On Wednesday, June 12, 2013, the Mayor and Commissioners along with City directors participated in a six hour workshop led by the National Research Center (NRC). The workshop called the Next Steps Workshop: Using Resident Perspectives to Guide Government Action was facilitated by NRC Vice President Michelle Miller Kobayashi. The workshop reviewed and analyzed the results of Paducah’s National Citizen Survey.
Kobayashi says, “I want to applaud you for contracting to use the National Citizen Survey. There are a lot of governments that are afraid to step out and measure.” City Manager Jeff Pederson says, “I applaud the City Commission for asking Paducah’s residents what they think about city services and about the city as a whole. Many cities don’t take the time to solicit feedback from their citizens.”
The City of Paducah contracted to utilize the National Citizen Survey to gather feedback from citizens about city services, civic participation, and various community topics. In February and March of this year, the NRC mailed the National Citizen Survey to 1200 randomly selected households in Paducah. The City of Paducah had a statistically valid sample size with the return of 344 surveys.
The multiple-choice survey included 124 standard questions and general demographics questions. Most of the questions had five choices such as Excellent, Good, Fair, Poor, or Don’t Know. As a benchmark, results also are compared to Southern cities that recently completed surveys.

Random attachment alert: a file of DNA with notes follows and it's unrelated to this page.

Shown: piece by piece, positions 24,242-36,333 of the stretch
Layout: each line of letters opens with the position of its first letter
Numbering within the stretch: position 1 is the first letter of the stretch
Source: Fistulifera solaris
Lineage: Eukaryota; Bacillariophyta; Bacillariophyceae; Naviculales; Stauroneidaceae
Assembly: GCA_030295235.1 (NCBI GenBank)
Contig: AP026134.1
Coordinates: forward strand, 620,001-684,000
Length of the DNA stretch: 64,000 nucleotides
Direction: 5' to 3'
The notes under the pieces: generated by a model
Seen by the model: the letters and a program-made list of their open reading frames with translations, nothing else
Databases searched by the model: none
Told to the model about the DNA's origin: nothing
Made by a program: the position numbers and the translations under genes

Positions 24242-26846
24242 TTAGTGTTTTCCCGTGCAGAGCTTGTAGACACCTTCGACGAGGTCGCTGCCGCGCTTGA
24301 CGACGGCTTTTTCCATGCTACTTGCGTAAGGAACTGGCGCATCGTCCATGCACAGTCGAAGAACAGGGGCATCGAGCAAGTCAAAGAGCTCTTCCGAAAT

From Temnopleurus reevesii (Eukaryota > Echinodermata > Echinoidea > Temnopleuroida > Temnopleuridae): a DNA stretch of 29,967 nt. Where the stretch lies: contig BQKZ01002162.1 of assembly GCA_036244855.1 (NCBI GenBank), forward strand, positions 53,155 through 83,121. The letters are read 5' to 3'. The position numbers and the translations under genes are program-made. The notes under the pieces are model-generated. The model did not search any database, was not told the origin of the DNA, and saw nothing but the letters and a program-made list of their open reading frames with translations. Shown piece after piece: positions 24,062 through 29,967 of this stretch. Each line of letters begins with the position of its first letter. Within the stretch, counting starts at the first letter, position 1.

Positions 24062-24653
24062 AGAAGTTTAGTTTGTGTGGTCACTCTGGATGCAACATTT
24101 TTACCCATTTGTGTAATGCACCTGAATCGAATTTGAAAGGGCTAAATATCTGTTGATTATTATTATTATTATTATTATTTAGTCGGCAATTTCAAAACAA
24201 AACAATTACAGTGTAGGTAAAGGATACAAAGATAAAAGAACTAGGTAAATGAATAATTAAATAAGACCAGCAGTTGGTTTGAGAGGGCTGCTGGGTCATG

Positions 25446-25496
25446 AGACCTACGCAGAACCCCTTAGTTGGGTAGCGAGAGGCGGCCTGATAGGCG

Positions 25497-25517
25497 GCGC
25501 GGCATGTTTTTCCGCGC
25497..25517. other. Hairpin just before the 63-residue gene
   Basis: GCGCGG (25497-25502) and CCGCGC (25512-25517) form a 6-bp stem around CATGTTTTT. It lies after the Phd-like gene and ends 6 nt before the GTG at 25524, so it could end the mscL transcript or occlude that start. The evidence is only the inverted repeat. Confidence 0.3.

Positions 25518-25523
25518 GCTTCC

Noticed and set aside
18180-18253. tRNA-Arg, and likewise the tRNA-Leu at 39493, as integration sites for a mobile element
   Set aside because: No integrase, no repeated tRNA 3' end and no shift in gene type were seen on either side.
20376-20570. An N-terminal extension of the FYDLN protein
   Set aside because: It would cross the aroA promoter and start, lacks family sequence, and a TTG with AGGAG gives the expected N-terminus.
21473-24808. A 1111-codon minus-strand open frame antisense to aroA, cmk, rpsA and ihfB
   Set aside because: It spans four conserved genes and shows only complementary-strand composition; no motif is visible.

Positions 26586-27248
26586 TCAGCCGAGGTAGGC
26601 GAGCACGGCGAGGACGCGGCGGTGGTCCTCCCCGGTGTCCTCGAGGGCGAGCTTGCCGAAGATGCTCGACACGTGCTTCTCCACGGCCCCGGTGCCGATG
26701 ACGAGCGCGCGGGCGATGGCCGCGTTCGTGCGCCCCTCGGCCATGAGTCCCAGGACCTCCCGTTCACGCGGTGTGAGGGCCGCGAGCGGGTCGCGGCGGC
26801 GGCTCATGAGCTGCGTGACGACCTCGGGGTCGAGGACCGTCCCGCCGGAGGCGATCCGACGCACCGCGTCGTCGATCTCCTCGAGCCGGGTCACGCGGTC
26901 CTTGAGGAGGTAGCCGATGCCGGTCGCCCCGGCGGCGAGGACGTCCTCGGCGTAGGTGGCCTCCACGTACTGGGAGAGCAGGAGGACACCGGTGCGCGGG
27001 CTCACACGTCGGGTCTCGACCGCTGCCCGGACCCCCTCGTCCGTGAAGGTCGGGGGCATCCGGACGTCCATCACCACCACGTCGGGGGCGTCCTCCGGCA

According to the NRC regarding Paducah’s survey, “Most residents experienced a good quality of life in the City of Paducah and believed the City was a good place to live. The overall quality of life in the City of Paducah was rated as ‘excellent’ or ‘good’ by 63% of respondents. A majority reported they plan on staying in the City of Paducah for the next five years.”
City residents gave highly positive responses regarding several city services with 87% of the respondents giving the Paducah Fire Department a good or excellent rating; 85% of the respondents rating garbage collection as excellent or good, and 76% of the respondents rating Paducah’s parks system as excellent or good.
The NRC also states that Paducah’s residents are very civically engaged by attending public meetings, helping neighbors, and/or volunteering their time.
The survey also showed that citizens considered the following factors, ranked in order, as the most essential to their quality of life: sense of safety, fire services, healthcare, strong neighborhoods, a friendly community, and jobs.
The factors that received less favorable ratings are street repair, economic development, and code enforcement. Miller says, “Paducah is not unique with those topics receiving lower ratings. Those patterns are what we see across the country.”
After reviewing Paducah’s results, Miller asked the group to list the top items that the City should address this year. After making a list and through a quick round of voting, the group selected two items: the City’s role in economic development and growth coupled with improving the community through neighborhood revitalization; and community engagement.
Regarding community engagement, Miller says, “Communities where residents are more involved typically rate their communities higher.” Pederson says, “What I’m hearing is that we have to advocate for ourselves, the city government. It’s ok to take the time to do it. That’s how we engage the public.”
Pederson adds, “This survey will give Paducah a starting point, a benchmark. Over the next few months, each department will dig into the results and take a look at what can be done to improve our interactions with and services to the public.”